As many of you know, Beatrice and I have been invited to join Zelophehad's Daughters. We are now blogging over there as well.
We are still sorting out what we want to do with Both Sides Now. We'll keep you posted as we go through this transition.
Sunday, June 17, 2012
Recently, there have been a couple of prominent articles about LDS gay men who are married to straight women that have been making the rounds. One was published by Josh Weed on his personal website, and the other was a cover story in LDS Living about Ty Mansfield a month or two ago. One thing that stood out to me is that both articles discuss how the couples involved may have achieved a higher form of love than most straight couples because their relationship is not based around sexual desire, lust, or infatuation.
Saturday, June 2, 2012
In order to explain my decision to serve a mission, I am including some text from a previous blog post:
I don't remember how old I was when I decided that I wanted to serve a mission, but I think that it was sometime in high school. As I neared the end of my high school experience, I remember feeling very determined about this choice. I was going off to BYU and I was NOT getting married, I was going to serve a mission. I genuinely did want to serve a mission and I had received inspiration that I should do so, but part of that decision involved making a choice to not take on the role that my culture had laid out for me. While I didn't see it this way at the time, I now view this choice as a feminist act, like Yentl deciding to learn Jewish law by disguising herself as a man. Serving a mission is clearly laid out as predominantly male role within Mormon culture. However, interestingly, women can take on this role if they choose. I can't think of any other role or calling within Mormon culture that is like this. Thus, part of the reason why I served a mission was to prove to everyone that I had just as much right to be there as anyone else. I had a right to choose what I wanted to do with my life instead of just following the role that was laid out for me.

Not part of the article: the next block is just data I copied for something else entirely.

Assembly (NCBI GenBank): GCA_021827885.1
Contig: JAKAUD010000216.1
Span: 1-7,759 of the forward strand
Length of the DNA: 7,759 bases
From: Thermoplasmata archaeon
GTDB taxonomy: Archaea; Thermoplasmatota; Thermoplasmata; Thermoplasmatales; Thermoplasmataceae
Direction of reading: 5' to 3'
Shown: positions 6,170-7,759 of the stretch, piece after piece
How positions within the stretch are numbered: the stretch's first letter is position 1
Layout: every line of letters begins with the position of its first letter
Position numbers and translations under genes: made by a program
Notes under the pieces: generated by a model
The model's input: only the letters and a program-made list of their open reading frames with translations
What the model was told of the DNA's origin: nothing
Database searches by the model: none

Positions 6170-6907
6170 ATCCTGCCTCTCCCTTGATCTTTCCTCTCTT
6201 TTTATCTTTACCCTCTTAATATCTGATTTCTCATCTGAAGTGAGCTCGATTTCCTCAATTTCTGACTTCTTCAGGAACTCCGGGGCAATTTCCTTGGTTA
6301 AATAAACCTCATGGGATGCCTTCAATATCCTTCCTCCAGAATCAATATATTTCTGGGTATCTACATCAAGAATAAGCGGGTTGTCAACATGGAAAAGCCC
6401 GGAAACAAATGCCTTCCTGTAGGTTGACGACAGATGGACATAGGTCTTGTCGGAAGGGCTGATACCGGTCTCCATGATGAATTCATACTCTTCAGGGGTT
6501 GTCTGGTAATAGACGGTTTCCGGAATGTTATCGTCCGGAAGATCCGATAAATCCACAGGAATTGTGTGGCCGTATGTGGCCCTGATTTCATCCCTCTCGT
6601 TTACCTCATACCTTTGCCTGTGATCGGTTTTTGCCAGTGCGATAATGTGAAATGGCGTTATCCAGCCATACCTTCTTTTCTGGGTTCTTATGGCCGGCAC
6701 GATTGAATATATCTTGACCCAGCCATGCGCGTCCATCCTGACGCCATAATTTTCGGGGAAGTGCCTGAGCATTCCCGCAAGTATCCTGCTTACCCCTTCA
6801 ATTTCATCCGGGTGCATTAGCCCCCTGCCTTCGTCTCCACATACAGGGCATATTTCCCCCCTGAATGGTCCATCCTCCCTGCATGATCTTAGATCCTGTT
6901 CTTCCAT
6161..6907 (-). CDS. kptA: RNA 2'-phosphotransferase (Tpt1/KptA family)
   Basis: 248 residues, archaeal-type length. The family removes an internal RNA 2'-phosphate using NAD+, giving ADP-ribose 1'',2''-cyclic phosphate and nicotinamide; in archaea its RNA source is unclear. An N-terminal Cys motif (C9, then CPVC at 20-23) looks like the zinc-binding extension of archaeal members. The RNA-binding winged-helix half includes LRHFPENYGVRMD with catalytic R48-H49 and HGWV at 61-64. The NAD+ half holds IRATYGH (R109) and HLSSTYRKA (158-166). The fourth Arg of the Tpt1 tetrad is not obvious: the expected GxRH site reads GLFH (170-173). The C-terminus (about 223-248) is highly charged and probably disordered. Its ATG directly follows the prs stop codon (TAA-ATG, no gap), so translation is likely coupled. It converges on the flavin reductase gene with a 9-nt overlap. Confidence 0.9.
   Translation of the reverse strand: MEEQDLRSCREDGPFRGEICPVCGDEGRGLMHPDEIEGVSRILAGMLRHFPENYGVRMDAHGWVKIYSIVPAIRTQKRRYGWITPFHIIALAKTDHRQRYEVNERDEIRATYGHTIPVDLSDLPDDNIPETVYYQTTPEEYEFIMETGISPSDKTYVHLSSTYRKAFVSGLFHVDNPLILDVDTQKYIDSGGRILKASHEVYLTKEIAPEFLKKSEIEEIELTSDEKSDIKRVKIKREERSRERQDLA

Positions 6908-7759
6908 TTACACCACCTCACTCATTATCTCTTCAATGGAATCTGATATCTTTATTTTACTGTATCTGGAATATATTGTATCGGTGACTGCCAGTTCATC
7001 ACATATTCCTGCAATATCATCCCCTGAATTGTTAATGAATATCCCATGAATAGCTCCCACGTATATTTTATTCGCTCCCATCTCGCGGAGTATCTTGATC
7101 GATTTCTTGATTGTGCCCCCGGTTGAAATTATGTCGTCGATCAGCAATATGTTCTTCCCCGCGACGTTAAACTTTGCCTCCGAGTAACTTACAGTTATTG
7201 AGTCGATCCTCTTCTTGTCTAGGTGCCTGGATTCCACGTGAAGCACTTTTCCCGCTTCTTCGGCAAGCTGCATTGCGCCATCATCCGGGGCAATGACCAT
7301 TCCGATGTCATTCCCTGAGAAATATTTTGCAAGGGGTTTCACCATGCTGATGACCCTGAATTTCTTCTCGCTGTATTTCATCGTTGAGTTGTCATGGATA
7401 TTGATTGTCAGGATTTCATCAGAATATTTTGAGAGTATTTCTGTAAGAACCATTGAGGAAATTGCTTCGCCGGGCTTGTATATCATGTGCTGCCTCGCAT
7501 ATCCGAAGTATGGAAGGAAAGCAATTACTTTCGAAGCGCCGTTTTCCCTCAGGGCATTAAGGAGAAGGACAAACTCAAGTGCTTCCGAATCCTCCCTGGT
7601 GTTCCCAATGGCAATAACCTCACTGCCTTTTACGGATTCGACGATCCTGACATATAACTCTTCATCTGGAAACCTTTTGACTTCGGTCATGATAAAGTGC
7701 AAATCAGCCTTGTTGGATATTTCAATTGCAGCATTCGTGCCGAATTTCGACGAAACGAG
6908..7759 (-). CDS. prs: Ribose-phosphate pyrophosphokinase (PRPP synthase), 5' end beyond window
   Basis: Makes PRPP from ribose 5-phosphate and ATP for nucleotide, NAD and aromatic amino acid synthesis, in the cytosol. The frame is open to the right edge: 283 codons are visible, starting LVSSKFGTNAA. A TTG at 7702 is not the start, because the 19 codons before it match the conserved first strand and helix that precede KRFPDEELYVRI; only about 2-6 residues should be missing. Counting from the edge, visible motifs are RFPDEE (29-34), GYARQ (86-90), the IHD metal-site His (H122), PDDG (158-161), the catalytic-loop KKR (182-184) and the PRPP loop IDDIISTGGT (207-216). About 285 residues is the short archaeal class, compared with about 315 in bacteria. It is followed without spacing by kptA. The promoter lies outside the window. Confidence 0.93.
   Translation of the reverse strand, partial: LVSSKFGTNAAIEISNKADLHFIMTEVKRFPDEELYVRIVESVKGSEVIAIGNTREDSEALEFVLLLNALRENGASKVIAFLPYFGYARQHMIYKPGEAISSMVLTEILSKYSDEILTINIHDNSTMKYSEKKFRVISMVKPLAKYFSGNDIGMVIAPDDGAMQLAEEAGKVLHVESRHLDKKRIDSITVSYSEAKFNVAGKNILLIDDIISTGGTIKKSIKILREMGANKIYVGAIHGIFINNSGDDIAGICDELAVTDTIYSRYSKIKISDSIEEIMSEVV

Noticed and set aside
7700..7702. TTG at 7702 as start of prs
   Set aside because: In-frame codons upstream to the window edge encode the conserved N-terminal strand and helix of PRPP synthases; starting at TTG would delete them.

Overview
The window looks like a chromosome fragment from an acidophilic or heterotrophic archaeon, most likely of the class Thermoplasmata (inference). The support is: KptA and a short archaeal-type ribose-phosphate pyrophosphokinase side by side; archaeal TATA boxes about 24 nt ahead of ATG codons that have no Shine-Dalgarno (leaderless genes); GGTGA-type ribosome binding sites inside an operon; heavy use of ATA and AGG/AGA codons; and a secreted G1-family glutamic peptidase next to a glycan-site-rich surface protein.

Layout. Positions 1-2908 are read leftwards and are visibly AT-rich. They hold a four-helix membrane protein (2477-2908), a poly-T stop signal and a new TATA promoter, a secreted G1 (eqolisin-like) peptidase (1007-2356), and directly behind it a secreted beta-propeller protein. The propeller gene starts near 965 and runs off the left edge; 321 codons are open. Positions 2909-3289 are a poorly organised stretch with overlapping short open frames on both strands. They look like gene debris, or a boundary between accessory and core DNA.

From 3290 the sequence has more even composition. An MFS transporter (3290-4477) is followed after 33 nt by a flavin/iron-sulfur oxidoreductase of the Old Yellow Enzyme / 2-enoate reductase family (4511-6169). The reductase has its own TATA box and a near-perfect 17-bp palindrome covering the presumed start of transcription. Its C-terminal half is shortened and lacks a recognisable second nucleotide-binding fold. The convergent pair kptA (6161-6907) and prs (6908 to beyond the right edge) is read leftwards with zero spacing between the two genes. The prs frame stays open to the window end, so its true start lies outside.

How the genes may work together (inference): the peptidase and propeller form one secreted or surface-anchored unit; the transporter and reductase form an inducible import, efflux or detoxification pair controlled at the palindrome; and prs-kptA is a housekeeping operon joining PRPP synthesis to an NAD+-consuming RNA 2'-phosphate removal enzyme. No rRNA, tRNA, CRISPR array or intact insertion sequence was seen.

Friday, May 25, 2012
While many individuals likely encounter more homogeneity at BYU than they did in their hometown, I was exposed to ideas and backgrounds at BYU that I hadn't encountered growing up in Orem, Utah. I had roommates from all over the country, including some who were more experienced or knowledgable about things (like intimate physical relationships) than I was. So talking to and learning from my roommates was eye-opening to me in many ways. I realized that there were lots of different types of Mormons and lots of ways to interpret Mormon doctrines and practices.